In use, the core airflow A is accelerated and compressed by the low pressure compressor 14 and directed into the high pressure compressor 15 where further compression takes place. The compressed air exhausted from the high pressure compressor 15 is directed into the combustion equipment 16 where it is mixed with fuel and the mixture is combusted. The resultant hot combustion products then expand through, and thereby drive, the high pressure and low pressure turbines 17, 19 before being exhausted through the nozzle 20 to provide some propulsive thrust. The high pressure turbine 17 drives the high pressure compressor 15 by a suitable interconnecting shaft 27. The fan 23 generally provides the majority of the propulsive thrust. The epicyclic gearbox 30 is a reduction gearbox.

An exemplary arrangement for a geared fan gas turbine engine 10 is shown in FIG. 2. The low pressure turbine 19 (see FIG. 1) drives the shaft 26, which is coupled to a sun wheel, or sun gear, 28 of the epicyclic gear arrangement 30. Radially outwardly of the sun gear 28 and intermeshing therewith is a plurality of planet gears 32 that are coupled together by a planet carrier 34. The planet carrier 34 constrains the planet gears 32 to precess around the sun gear 28 in synchronicity whilst enabling each planet gear 32 to rotate about its own axis. The planet carrier 34 is coupled via linkages 36 to the fan 23 in order to drive its rotation about the engine axis 9. Radially outwardly of the planet gears 32 and intermeshing therewith is an annulus or ring gear 38 that is coupled, via linkages 40, to a stationary supporting structure 24.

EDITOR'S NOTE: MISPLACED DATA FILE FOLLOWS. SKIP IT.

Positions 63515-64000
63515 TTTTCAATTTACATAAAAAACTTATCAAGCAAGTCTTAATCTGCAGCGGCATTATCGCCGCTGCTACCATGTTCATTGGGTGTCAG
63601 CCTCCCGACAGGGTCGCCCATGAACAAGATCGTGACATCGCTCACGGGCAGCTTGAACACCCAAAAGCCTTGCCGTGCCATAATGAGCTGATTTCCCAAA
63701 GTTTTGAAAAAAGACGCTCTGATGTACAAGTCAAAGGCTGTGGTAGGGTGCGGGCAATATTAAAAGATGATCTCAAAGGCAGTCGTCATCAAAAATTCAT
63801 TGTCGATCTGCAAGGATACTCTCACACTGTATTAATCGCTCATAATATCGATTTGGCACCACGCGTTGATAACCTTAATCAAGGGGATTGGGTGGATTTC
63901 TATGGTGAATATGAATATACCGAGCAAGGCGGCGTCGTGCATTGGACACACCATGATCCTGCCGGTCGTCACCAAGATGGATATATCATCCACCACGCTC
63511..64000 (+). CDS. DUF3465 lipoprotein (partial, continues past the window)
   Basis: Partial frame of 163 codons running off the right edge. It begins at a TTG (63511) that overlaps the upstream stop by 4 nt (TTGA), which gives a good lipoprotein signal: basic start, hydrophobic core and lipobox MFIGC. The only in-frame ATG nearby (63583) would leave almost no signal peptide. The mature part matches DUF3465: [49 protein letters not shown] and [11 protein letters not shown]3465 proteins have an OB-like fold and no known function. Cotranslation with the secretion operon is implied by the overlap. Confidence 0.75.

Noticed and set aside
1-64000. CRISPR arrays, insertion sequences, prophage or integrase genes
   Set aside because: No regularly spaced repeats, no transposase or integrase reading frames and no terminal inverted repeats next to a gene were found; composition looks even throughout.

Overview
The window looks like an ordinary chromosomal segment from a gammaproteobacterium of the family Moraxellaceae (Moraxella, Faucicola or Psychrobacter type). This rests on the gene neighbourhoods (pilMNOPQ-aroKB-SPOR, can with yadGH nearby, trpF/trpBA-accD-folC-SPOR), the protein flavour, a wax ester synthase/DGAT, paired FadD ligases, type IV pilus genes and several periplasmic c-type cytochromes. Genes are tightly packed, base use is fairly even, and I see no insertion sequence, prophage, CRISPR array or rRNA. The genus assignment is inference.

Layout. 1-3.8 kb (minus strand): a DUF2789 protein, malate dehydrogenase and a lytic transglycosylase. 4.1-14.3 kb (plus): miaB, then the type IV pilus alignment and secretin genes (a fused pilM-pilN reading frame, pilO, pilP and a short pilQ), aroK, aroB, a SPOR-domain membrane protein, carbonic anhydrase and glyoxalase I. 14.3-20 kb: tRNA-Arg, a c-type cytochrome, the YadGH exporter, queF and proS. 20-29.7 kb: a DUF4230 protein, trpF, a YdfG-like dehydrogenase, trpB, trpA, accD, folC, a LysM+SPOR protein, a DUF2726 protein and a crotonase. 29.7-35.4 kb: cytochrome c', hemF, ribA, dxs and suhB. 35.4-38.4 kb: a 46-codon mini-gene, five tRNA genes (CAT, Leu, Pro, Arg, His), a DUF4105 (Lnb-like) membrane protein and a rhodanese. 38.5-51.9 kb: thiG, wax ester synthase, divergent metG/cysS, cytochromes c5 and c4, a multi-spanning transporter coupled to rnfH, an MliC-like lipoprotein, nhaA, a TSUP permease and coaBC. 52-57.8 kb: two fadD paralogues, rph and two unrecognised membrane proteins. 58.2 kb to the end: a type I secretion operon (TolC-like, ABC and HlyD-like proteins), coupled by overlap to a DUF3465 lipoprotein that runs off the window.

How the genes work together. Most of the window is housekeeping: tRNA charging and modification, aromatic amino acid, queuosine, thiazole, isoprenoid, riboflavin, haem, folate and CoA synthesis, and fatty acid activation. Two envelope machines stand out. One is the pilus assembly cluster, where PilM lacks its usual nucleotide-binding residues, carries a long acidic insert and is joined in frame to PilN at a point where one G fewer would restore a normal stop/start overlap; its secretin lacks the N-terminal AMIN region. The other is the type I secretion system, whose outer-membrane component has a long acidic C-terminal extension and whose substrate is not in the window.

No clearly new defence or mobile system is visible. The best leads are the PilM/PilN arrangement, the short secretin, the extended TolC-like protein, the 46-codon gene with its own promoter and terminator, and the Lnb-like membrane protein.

Note that the terms “low pressure turbine” and “low pressure compressor” as used herein may be taken to mean the lowest pressure turbine stages and lowest pressure compressor stages (i.e. not including the fan 23) respectively and/or the turbine and compressor stages that are connected together by the interconnecting shaft 26 with the lowest rotational speed in the engine (i.e. not including the gearbox output shaft that drives the fan 23). In some literature, the “low pressure turbine” and “low pressure compressor” referred to herein may alternatively be known as the “intermediate pressure turbine” and “intermediate pressure compressor”. Where such alternative nomenclature is used, the fan 23 may be referred to as a first, or lowest pressure, compression stage.